Healthy Eating: What Does Good Nutrition Mean?

Good nutrition is crucial for good mental as well as physical health. Eating a diet which is balanced is a vital part of good health for each and every single person. The type, as well as the amount of food that you eat, affects the way you feel. In addition, good nutrition affects how your body functions.

It is beneficial to know what foods are healthy for you. You should also know what you are able to do in order to ensure you consume the healthiest diet that you possibly can.

Having an assortment of different foods, eating regular meals – including wholegrains, fibre, fruit and vegetables – as well as limiting the amount of fat, sugar and salt you eat are all recommended practices for you to maintain good nutrition.

“Good Nutrition” Is Not the Same for Everyone

If you posed the question “What is good nutrition?” to a hundred different people, you’ll probably get a hundred different responses. For some people good nutrition means eating like a caveman. For others, it’s about eating no meat plus lots of veggies. While for other people still, good nutrition is just eating a little less dessert and drinking more reasonable amounts of alcohol.

Apart from there being variances in actual beliefs of what good nutrition is, there are also differences in terms of how far people are willing to go to achieve good health for themselves:

  • Some people absolutely love pursuing ideal health. They are willing to do just about whatever it takes to achieve it – from growing their own food, never eating a gram of added sugar ever again to spending countless hours in the gym.

Others want to do as little as they can to just be a little bit healthier than they are currently. For them being healthy is seen as an inconvenience or annoyance and they are looking for the shortcuts.

Neither is right or wrong and it is completely up to you to decide how big a part of your life you want a healthy lifestyle should be.

Read: Top 10 Mood Boosting Foods: Eating Your Way to a Better Mood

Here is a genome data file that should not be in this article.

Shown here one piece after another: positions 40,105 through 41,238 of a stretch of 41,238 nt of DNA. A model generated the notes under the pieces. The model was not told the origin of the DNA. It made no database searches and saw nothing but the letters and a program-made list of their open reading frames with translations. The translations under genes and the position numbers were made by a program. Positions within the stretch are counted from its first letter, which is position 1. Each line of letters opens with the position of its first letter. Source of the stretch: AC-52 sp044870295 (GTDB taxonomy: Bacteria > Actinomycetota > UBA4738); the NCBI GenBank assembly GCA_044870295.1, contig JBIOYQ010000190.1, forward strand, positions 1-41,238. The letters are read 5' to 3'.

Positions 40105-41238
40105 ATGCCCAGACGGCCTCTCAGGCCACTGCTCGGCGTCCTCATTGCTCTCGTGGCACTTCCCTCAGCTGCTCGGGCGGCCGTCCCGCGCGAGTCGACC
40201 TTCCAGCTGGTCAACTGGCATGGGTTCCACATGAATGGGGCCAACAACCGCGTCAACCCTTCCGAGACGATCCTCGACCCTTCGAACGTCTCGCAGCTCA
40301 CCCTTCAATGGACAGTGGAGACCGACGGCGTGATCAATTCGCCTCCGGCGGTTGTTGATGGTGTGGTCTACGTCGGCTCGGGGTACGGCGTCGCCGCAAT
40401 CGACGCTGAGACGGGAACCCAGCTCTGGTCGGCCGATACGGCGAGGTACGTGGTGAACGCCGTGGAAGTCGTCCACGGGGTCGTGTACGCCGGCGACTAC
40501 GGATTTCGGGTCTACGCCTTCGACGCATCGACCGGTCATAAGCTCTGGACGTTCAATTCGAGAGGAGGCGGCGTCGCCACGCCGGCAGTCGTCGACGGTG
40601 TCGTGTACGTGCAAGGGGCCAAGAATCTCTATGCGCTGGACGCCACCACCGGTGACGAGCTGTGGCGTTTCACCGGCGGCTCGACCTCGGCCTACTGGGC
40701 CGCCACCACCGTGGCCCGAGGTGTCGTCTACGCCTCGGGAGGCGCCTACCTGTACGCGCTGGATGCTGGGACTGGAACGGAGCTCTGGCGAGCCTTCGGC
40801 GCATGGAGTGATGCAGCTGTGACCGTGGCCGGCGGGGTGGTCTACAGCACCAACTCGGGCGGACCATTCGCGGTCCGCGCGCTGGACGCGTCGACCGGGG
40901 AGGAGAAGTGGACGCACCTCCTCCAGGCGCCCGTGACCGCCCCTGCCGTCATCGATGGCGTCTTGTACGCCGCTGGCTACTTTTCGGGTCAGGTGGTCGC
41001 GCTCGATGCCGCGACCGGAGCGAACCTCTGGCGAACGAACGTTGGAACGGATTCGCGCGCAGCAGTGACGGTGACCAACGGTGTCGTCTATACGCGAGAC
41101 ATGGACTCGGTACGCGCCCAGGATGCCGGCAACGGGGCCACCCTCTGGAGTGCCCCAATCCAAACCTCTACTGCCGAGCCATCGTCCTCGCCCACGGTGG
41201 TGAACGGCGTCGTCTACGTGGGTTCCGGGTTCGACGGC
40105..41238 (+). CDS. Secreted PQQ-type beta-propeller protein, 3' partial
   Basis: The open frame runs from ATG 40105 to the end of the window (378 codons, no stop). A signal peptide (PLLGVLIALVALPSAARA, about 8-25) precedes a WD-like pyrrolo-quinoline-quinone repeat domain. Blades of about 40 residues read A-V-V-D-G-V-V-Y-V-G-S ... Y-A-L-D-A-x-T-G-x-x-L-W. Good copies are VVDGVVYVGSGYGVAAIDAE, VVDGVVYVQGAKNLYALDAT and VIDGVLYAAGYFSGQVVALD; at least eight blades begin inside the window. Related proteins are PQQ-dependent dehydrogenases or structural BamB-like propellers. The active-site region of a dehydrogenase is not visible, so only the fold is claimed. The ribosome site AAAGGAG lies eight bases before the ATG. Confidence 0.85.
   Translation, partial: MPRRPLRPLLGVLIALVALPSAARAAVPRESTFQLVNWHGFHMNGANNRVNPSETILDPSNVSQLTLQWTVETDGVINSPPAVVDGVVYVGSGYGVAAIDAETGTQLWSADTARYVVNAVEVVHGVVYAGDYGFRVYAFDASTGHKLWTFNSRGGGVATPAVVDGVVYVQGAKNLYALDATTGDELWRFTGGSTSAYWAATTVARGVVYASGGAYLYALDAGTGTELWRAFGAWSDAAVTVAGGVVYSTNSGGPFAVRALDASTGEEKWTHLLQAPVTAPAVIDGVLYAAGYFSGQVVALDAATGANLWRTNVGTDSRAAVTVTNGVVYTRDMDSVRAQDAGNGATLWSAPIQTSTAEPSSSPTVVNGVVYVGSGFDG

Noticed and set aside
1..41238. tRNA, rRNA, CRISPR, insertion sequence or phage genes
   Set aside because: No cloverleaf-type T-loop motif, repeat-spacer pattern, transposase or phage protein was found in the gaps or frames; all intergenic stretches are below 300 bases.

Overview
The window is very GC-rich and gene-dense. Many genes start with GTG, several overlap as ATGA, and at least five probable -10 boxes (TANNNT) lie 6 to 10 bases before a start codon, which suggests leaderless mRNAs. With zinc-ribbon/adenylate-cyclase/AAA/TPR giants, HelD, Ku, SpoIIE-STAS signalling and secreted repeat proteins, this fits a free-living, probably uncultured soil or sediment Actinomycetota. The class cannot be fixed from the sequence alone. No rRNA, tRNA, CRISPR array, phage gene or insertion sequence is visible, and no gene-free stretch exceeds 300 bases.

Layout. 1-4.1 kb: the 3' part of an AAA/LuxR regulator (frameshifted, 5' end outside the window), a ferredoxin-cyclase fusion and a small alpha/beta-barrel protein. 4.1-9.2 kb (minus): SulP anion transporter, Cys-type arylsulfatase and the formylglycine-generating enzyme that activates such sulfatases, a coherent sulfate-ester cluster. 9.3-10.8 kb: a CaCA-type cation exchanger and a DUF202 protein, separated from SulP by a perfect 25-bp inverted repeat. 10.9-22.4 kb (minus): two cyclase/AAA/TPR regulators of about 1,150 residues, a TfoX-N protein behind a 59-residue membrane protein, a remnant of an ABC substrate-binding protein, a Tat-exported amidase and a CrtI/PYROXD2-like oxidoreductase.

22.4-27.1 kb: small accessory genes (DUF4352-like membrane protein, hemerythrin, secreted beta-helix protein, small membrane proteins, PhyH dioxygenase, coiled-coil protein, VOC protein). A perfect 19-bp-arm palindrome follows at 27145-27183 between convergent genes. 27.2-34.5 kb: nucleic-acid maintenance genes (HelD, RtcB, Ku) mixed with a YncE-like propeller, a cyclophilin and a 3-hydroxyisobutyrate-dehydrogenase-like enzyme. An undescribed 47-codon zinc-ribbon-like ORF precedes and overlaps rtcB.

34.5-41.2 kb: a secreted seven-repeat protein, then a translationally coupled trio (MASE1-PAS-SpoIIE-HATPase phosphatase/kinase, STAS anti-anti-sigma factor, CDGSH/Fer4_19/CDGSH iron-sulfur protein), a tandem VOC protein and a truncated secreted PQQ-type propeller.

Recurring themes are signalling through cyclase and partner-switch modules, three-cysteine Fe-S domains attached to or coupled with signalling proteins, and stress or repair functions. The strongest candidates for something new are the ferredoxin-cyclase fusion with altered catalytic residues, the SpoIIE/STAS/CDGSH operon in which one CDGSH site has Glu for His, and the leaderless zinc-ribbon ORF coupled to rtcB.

What Does the Term : “Nutrients” Mean?

Nutrients are ingredients that are found in food that help you:

  • Grow
  • Repair tissue in your body
  • Develop new muscle tissue

No single food will give you the correct amount of nutrients. By eating foods from all the different food groups, you can meet your body’s daily required nutritional needs.

What Does Good Nutrition Mean

There are seven main classes of nutrients:

  1. Carbohydrates
  2. Fats
  3. Dietary Fibre
  4. Minerals
  5. Protein
  6. Vitamins
  7. Water

These classes of nutrients can be categorised as either:

  • Macronutrients which are required in relatively large amounts, or
  • Micronutrients which are required in lesser quantities.

Macronutrients fall under the following headings:

  • Carbohydrates,
  • Fats,
  • Fibre,
  • Proteins, and
  • Water

Micronutrients are minerals and vitamins.

Macronutrients (not fibre and water) provide structural material for certain parts of the body in addition to energy:

  • Carbohydrates and proteins provide 17 kJ which is about (4 kcal) of energy per gram, while
  • Fats give off 37 kJ (9 kcal) per gram

Molecules of carbohydrates and fats are made of:

  • Carbon,
  • Hydrogen, and
  • Oxygen Atoms

Carbohydrates encompass simple monosaccharides (glucose, fructose, galactose) as well as complex polysaccharides (starch). Fats are triglycerides which are made of assorted fatty acid monomers that are bound to a glycerol backbone. Some fatty acids, but not all of them, are essential for a person’s diet but they cannot be synthesised in the human body.

Protein molecules contain nitrogen atoms as well as carbon, oxygen and hydrogen. The foundational components of protein are nitrogen-containing amino acids. Some of these are essential in the sense that humans cannot make them. Some of the amino acids can be converted into glucose and can be used for energy production.

By breaking down protein that is already in existence, some glucose can be produced in the body. The remaining amino acids are rejected, mainly as urea in urine. This takes place naturally when atrophy happens or during starvation periods.

Other micronutrients include antioxidants and phytochemicals that influence (or protect) some body systems. They are seen to be as essential as in the case of, for instance, vitamins.

Wrap Up

Many foods contain a mixture of some or all of the nutrient classes. This is together with other substances. Some nutrients can be kept internally (e.g., the fat-soluble vitamins) and others are required almost continuously.

Bad health can be caused by a lack of the needed nutrients or, in dangerous cases, too much of a required nutrient.

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